French President Nicolas Sarkozy and First Lady Carla Bruni-Sarkozy arrive at Fort-de-France airport in Martinique on Jan. 7 to deliver the New Year's address to French overseas territories. Philippe Wojazer/Reuters
President Sarkozy and his then-girlfriend, Italian supermodel-turned-singer Carla Bruni, vacation at the Giza Pyramids, outside Cairo, Egypt, in 2007. Ben Curtis/AP/File
France's first lady Carla Bruni kisses President Sarkozy at a cafe in the gardens of the Versailles Chateau near Paris the day after they wed at the Elysee Palace in 2008. The two were married just three months after they started dating. Antoine Gyori/Reuters/File
Britain's Prince Charles kisses the hand of Carla Bruni-Sarkozy as President Sarkozy looks on during welcoming ceremonies at London's Heathrow Airport in 2008. Steve Parsons/AP/File
President Sarkozy and Carla Bruni-Sarkozy arrive at the Hotel Marigny in Paris to attend the traditional garden party as part of the celebration of Bastille Day in 2008. Stephane de Sakutin/Reuters/File
President Sarkozy is greeted by Carla Bruni-Sarkozy as he arrives on the presidential tribune to attend the Bastille Day military parade in Paris in 2009. Philippe Wojazer/AP/File
President Sarkozy and Carla Bruni-Sarkozy arrive at the Elysee Palace following the Bastille day parade in Paris in 2009. Philippe Wojazer/Reuters/File
President Sarkozy and Carla Bruni-Sarkozy pose with President Barack Obama and First Lady Michelle Obama at the Pittsburgh G20 Summit in Pittsburgh, Pa. in 2009. Chris Wattie/Reuters/File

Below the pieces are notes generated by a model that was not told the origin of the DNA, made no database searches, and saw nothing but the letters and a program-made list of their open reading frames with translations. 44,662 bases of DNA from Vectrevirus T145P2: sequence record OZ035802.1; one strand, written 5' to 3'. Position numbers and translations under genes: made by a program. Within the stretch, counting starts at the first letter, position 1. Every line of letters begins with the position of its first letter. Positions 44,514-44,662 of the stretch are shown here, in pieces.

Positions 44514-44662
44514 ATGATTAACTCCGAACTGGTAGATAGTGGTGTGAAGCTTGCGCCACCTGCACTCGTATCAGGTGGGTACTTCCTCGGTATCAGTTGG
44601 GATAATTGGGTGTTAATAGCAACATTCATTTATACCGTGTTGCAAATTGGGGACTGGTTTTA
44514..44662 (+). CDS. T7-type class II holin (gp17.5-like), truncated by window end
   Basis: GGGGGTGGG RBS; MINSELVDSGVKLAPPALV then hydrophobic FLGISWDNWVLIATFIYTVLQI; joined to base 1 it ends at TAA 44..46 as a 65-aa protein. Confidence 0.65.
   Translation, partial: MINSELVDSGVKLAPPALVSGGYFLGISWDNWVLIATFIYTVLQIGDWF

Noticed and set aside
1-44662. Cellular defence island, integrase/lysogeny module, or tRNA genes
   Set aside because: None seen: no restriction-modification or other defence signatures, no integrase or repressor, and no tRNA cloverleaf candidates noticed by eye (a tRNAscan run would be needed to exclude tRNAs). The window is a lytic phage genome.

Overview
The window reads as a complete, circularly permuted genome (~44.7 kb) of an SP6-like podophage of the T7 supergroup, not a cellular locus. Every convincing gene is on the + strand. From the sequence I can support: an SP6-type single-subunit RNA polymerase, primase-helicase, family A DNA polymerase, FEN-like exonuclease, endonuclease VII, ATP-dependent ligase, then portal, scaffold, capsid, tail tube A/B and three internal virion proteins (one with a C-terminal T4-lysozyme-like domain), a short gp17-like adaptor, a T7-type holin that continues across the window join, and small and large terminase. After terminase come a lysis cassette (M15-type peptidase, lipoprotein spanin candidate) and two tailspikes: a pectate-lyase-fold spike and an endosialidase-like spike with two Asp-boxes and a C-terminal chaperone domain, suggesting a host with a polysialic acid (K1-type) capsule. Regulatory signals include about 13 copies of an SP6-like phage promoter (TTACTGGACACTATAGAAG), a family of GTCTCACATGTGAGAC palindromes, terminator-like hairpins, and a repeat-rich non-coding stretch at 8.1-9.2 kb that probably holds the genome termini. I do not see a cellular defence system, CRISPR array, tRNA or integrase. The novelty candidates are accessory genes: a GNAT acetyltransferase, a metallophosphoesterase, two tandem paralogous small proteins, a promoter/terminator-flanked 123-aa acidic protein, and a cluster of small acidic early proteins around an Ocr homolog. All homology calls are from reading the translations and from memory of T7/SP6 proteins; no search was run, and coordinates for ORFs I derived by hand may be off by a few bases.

President Sarkozy and Carla Bruni-Sarkozy visit the Paoli-Calmettes Institute in Marseille in 2009. Sarkozy unveiled France's second national plan against cancer during a speech. Jean-Paul Pelissier/Reuters/File
President Sarkozy and Carla Bruni-Sarkozy visit the BBC's Broadcasting House in London in 2010. Lionel Bonaventure/Reuters/File
A transcript between South Korean ferry crew and Jindo Vessel Traffic Services Center fuels families' concerns that delays in issuing evacuation order may have hampered rescue efforts.
Gillian Wong; Hyung-Jin Kim, Associated Press /
April 20, 2014
A transcript released Sunday shows the South Korean ferry that sank was crippled with confusion and indecision well after it began listing dangerously, possibly adding to a death toll that is officially at 58 but could eventually exceed 300.